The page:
I originally developed the base code for this app more than 10 years ago when the iOS SDK was first released back in 2008 (the first version of this app was called JiSeki released in April 2010 as my final project for college). At that time, there was only one iPhone with one screen size so, of course, I hard coded the UI to fit that screen. Then a phone with a four-inch screen was released so I added a bit of code to detect that and stretch things out a bit if necessary. Then the iPad was released so I added a bit more code to fit that resolution in portrait and landscape.
I realized when I was adding the four-inch code that it would probably be better to just refactor the layout code to just fit whatever the device resolution was. However, at the time it was a lot easier to just leave it alone and add a few exceptions where necessary.
I think it was around 2016 at WWDC that Apple began strongly suggesting that developers should start writing or refactoring code to dynamically layout on any resolution (adaptive layouts). This was because Apple knew they were going to start releasing a wider variety of devices with a lot of different resolutions with and without home buttons in addition to iPad’s multitasking features like split view and slide over.
However, I did not take the hint at that time. It wasn’t until iPhone X was released that it was obvious I would have to rewrite my UI. So, I started slowly working on storyboards using layout constraints in iOS 12. I was about halfway done during the last WWDC when Apple announced Swift UI. That seemed a lot better and easier to use than layout constraints so I decided to scrap what I had been working on and go with a new Swift UI instead.
Unfortunately, it turns out that while Swift UI is indeed great, it’s not quite feature complete and it would be pretty difficult to replace my full UI with just Swift UI. I’m hoping they’re going to add a lot of new features for iOS 14 which we should find out about at this year’s WWDC.
But, what to do about my current UI? Apple released some guidance this year which indicated apps that didn’t support every screen size would be…actually I’m not sure. Certainly they wouldn’t accept new apps or updates like that but I think they may have also been planning to boot current apps out of the store as well if they weren’t compatible. So that meant I had to get the app’s UI up-to-date before the deadline (which was fortunately extended to the end of June 2020, perhaps due to the pandemic).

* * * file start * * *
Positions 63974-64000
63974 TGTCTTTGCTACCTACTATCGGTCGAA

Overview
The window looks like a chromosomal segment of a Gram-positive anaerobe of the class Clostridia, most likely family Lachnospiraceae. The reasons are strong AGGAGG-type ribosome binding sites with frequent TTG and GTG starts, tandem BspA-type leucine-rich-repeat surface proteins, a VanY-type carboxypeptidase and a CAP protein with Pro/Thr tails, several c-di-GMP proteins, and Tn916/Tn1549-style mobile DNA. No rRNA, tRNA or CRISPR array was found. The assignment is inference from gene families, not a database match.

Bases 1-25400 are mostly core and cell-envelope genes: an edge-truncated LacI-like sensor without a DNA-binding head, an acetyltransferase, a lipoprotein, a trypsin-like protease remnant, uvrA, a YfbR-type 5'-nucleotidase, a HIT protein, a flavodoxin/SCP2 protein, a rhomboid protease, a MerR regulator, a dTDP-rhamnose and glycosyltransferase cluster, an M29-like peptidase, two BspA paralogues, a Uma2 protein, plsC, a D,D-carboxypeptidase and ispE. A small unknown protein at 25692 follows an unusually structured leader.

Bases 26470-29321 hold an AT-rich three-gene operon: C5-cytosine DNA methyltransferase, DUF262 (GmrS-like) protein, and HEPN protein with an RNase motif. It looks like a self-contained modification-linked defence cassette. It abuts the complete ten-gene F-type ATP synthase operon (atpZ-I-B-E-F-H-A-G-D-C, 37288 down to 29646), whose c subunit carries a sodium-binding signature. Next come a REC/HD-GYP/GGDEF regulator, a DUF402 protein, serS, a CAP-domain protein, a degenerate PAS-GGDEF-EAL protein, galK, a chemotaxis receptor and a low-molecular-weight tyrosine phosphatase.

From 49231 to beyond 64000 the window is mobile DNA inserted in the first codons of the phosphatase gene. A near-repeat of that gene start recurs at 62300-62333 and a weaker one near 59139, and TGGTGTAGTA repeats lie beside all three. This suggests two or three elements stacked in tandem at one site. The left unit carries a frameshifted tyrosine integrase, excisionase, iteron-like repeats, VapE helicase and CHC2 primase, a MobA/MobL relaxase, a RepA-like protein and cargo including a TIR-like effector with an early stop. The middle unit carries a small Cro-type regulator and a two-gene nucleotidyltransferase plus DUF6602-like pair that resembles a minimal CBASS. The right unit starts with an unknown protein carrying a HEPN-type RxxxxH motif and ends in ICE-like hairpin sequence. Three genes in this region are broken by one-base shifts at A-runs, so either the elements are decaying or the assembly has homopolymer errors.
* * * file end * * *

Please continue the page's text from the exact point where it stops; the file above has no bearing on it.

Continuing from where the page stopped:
I was kind of worried about how long it would take to get all the storyboards and constraints done but it turns out I really didn’t have to do that at all. I was just able to get rid of all (well, most) of my hard coded layouts and let iOS 13 handle most of it with my current xib files via a few auto layout tweaks.
It’s not perfect (iPad only works in full screen) and I am still going to have to do a lot of work to get a fully modern, dynamic UI that supports multi-tasking on iPad OS and dark mode and dynamic fonts and on and on. But it fills the screen and finally looks good on notched iPhones and iPad Pros:
Another interesting or strange thing that prevented me from getting the update out as quickly as I wanted was some trouble with the app review process this time.
For some reason, Apple told me that I had to remove the third party app from my app. As a developer, this request didn’t make any sense to me. As far as I know, there is no way to put an app inside another. Of course, kanji Flow is integrated with imiwa? so that you can tap a button to do a dictionary search and things like that. But, imiwa? isn’t in my app. It’s just a link. When you tap it, you leave my app and imiwa? opens. So, I tried to get some clarification but they just said the same thing: